“O Little Friend of All the World!”

After reading Rudyard Kipling’s novel, Kim, I’ve come to the conclusion that I think I enjoy his short stories more than his novels.  Aspects of the story certainly are beautiful and I could rank the character of Kimball O’Hara up there with some of my favorites.  However, my lack of knowledge of the historical details of Kim’s timeperiod made for some tedious reading.

Kim (Classic, 20th-Century, Penguin) Publisher: Penguin Classics

Kim is an orphan of British descent who lives alone on the streets of Lahore in India.  He’s taken on a dark complexion so is, therefore, considered a low-caste Indian native.  Like most street orphans, he’s considered lovable by some and a nuisance by others who live in his community.

One afternoon a Buddhist lama finds Kim sitting by a large gun at a museum, referred to by the lama as the Wonder House.  I found this introduction both brilliant and comical as the lama and Kim join “forces” both for Holy aspirations and for political intrigue.

The entire novel is the journey on which Kim embarks with the lama.  The lama is looking for The River of the Arrow in which to cleanse himself of his sins  and Kim becomes his disciple.  However,  Kim’s streetwise abilities pull him into “The Great Game” of spying for the British during their conflict with the Russians over Central Asia, a skill in which he is quite adept.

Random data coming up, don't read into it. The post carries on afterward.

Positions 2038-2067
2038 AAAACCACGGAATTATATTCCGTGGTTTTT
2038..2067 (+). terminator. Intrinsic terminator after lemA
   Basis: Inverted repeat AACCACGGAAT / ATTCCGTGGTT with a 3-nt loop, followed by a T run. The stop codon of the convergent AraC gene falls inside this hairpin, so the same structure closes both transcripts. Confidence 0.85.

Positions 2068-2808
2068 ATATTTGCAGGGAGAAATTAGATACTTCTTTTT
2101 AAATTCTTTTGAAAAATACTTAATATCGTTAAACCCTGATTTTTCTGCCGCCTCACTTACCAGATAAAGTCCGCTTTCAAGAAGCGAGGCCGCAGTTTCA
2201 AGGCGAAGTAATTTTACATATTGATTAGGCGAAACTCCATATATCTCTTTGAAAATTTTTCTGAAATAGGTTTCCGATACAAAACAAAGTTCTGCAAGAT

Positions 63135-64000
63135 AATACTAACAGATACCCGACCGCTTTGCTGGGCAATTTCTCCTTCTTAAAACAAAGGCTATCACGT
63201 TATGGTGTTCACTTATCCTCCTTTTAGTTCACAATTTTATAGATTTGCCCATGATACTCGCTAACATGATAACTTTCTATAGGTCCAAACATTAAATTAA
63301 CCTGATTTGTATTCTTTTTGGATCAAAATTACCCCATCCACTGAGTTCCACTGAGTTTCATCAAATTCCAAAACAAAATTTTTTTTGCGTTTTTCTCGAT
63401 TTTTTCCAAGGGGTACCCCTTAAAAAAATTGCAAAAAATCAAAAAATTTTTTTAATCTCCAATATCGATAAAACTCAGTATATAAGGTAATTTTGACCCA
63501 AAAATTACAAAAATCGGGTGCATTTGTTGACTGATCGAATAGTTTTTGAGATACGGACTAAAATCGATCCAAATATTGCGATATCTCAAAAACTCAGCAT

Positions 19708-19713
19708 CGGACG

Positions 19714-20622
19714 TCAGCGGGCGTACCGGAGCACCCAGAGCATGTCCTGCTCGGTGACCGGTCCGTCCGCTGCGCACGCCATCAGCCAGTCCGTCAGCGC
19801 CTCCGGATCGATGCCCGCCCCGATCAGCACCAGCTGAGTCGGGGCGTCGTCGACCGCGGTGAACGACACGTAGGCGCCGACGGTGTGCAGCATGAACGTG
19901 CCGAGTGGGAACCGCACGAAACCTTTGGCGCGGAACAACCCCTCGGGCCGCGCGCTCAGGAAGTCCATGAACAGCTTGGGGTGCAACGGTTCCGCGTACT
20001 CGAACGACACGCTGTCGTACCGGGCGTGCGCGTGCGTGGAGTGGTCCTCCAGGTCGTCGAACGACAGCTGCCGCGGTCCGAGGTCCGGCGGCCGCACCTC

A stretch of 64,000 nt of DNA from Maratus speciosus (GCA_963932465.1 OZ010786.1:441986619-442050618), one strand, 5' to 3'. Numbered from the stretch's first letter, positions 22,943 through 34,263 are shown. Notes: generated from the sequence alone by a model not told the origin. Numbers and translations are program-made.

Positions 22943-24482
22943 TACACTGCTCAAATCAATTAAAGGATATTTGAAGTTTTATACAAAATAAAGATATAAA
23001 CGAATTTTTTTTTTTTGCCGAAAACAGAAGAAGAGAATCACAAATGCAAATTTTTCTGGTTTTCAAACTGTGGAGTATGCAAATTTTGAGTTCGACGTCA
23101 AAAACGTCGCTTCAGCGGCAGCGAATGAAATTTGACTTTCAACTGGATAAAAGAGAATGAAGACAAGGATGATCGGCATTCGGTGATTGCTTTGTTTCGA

Kipling depicts India as a picaresque land of many races and religions.  Buddhism, Hinduism, Christianity (both Catholic and Protestant) and Islam all meld together in both conflict and friendship.  Having grown up alone in this land, Kim is given the title “Little Friend of All the World” by a Muslim acquaintence.

In spite of Kiplings seeming fascination with India, the British Empire is never portrayed as “the bad guy” and even on a few occasions, Kipling slips in his own imperialistic point of view.  This has given the novel a certain amount of controversy in the century-plus since it was written.  In spite of this “political incorrectness”, it still captures the mystery and beauty of both India and Kim.

As I mentioned, I was unfamiliar with much of the historical details described in the novel.  If I had a considerable amount of time, perhaps I could have researched all of the names and places and conflicts that were dropped in just the normal everyday conversation of Kim and the friends and enemies he meets along his journey.  I’m not sure when I would have the time and even if I did, I would end up having to dedicate an entire blog to this novel – which doesn’t sound very appealing.

However, I do have on my list to read in the near future a book called Behind the Beautiful Forevers: Life, Death and Hope in a Mumbai Undercity by Katherine Boo.  Maybe this book will give me some factual understanding of the history of India as well as shed some light on modern elements of this country.

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